$ sudo ntpdate 12 Nov 00:13:41 ntpdate: no servers can be used, exiting
$ ping ru.pool.ntp.org -c 1 PING ru.pool.ntp.org (188.8.131.52) 56(84) bytes of data. 64 bytes from 184.108.40.206: icmp_seq=1 ttl=45 time=1092 ms
--- ru.pool.ntp.org ping statistics --- 1 packets transmitted, 1 received, 0% packet loss, time 0ms rtt min/avg/max/mdev = 1092.369/1092.369/1092.369/0.000 ms
$ cat /etc/ntp.conf # /etc/ntp.conf, configuration for ntpd; see ntp.conf(5) for help
# Enable this if you want statistics to be logged. #statsdir /var/log/ntpstats/
statistics loopstats peerstats clockstats filegen loopstats file loopstats type day enable filegen peerstats file peerstats type day enable filegen clockstats file clockstats type day enable
# You do need to talk to an NTP server or two (or three).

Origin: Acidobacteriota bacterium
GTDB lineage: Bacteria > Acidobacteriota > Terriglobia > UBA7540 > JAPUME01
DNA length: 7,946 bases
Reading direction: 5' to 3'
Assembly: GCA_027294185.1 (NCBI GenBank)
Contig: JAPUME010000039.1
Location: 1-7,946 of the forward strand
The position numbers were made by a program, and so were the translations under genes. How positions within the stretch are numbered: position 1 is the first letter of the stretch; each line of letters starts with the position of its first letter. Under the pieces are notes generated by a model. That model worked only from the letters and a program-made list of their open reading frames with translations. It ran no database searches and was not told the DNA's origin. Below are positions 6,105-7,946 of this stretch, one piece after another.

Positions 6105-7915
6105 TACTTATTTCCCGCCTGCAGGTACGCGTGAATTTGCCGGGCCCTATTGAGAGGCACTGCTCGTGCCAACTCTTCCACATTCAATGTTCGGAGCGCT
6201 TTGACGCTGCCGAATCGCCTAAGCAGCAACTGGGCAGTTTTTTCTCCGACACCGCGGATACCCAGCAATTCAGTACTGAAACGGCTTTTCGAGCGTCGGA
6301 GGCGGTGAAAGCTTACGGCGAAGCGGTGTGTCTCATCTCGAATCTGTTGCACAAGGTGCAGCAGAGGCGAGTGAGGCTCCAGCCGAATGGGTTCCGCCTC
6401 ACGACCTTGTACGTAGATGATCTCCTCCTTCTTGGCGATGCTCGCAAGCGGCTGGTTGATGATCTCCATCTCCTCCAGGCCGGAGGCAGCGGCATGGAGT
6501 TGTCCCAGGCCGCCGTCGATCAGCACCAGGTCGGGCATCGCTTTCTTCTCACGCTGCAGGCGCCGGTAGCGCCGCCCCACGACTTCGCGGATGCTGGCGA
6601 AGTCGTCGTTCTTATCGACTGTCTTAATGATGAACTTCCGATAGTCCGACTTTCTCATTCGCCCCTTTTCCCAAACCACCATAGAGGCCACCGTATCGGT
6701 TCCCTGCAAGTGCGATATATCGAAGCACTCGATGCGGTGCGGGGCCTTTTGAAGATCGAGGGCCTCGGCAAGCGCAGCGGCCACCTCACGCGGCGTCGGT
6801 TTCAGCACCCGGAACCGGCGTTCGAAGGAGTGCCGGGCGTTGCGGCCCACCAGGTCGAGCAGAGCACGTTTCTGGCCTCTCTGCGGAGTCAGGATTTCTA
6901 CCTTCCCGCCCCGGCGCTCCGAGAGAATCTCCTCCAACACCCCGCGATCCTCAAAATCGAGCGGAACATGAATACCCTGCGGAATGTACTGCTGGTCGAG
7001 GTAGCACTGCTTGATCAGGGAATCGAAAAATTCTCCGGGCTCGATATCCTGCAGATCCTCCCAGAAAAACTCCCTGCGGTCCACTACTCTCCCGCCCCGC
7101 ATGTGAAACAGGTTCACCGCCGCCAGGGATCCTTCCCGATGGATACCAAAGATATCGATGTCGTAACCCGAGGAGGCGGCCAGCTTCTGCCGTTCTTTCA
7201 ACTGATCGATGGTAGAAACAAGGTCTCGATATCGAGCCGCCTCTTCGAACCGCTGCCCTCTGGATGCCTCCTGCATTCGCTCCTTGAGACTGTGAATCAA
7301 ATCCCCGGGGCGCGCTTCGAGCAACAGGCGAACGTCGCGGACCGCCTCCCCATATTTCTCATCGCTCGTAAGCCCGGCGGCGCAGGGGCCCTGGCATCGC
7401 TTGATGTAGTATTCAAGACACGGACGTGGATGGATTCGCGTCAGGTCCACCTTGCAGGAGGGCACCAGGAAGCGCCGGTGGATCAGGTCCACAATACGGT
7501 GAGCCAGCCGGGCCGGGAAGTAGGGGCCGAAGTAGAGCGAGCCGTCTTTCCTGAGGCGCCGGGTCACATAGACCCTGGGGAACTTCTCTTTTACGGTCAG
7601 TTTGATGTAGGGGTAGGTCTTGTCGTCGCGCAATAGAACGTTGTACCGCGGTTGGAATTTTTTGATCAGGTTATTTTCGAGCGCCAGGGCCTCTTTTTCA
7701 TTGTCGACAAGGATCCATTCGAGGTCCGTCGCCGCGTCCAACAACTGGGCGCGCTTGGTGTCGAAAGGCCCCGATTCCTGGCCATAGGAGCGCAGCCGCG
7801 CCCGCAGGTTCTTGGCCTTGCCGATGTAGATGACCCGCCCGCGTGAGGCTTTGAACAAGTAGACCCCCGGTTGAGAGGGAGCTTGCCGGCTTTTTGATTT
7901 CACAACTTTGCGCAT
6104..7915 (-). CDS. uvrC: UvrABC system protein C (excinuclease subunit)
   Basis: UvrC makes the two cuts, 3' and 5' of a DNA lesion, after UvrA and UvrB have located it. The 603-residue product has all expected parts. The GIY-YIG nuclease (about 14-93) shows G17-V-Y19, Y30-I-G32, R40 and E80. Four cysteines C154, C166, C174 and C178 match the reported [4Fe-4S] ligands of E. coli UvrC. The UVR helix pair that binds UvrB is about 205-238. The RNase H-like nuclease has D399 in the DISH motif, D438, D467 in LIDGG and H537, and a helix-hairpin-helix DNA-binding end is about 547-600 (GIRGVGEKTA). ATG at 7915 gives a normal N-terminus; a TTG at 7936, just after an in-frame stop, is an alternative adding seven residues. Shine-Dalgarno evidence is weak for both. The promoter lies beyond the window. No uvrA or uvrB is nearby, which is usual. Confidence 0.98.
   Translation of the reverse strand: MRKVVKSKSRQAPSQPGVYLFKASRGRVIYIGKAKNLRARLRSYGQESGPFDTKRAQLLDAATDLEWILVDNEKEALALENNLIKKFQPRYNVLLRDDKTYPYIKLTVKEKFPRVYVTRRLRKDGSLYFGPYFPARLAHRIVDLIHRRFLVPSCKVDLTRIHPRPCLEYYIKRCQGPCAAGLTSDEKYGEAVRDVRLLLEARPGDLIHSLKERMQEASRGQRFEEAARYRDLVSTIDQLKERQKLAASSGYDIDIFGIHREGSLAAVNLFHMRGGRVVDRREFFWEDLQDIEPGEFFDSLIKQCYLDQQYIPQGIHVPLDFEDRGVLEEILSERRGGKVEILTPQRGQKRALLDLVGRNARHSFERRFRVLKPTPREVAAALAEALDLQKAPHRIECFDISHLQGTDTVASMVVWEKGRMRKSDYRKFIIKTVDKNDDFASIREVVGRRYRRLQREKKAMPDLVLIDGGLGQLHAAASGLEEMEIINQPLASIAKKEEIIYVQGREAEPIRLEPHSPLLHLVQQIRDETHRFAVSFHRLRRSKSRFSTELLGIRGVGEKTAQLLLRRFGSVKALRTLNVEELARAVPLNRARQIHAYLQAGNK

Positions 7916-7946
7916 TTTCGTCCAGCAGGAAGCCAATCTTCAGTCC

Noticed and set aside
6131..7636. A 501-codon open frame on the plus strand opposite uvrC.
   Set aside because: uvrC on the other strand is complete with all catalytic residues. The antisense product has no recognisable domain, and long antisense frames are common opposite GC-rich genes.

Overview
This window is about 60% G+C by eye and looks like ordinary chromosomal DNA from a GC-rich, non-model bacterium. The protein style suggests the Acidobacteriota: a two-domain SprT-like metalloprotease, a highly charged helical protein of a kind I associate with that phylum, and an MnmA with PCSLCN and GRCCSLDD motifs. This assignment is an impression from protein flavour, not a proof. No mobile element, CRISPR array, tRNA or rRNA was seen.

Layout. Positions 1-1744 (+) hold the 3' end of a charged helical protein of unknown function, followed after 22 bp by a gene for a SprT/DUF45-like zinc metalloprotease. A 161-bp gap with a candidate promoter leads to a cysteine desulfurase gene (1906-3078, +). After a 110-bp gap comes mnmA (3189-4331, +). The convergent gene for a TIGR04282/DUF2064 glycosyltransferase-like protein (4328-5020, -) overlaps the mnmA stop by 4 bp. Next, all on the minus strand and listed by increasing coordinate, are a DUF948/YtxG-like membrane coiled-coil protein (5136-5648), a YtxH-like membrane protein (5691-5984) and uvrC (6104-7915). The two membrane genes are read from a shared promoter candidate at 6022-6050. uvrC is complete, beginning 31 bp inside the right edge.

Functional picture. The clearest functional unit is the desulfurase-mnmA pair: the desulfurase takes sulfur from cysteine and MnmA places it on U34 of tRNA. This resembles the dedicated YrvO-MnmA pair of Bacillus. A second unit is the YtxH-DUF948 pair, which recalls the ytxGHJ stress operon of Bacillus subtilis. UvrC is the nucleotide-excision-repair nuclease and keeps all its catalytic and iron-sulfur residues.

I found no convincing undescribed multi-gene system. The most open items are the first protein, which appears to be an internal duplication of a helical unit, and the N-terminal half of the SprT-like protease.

# Access control configuration; see /usr/share/doc/ntp-doc/html/accopt.html for # details. The web page <http://support.ntp.org/bin/view/Support/AccessRestrictions> # might also be helpful. # # Note that "restrict" applies to both servers and clients, so a configuration # that might be intended to block requests from certain clients could also end # up blocking replies from your own upstream servers.
# By default, exchange time with everybody, but don't allow configuration. restrict -4 default kod notrap nomodify nopeer noquery restrict -6 default kod notrap nomodify nopeer noquery
# Local users may interrogate the ntp server more closely. restrict 127.0.0.1 restrict ::1
# Clients from this (example!) subnet have unlimited access, but only if # cryptographically authenticated. #restrict 192.168.123.0 mask 255.255.255.0 notrust
# If you want to provide time to your local subnet, change the next line. # (Again, the address is an example only.) #broadcast 192.168.123.255
# If you want to listen to time broadcasts on your local subnet, de-comment the # next lines. Please do this only if you trust everybody on the network! #disable auth #broadcastclient server ru.pool.ntp.org server ru.pool.ntp.org server ru.pool.ntp.org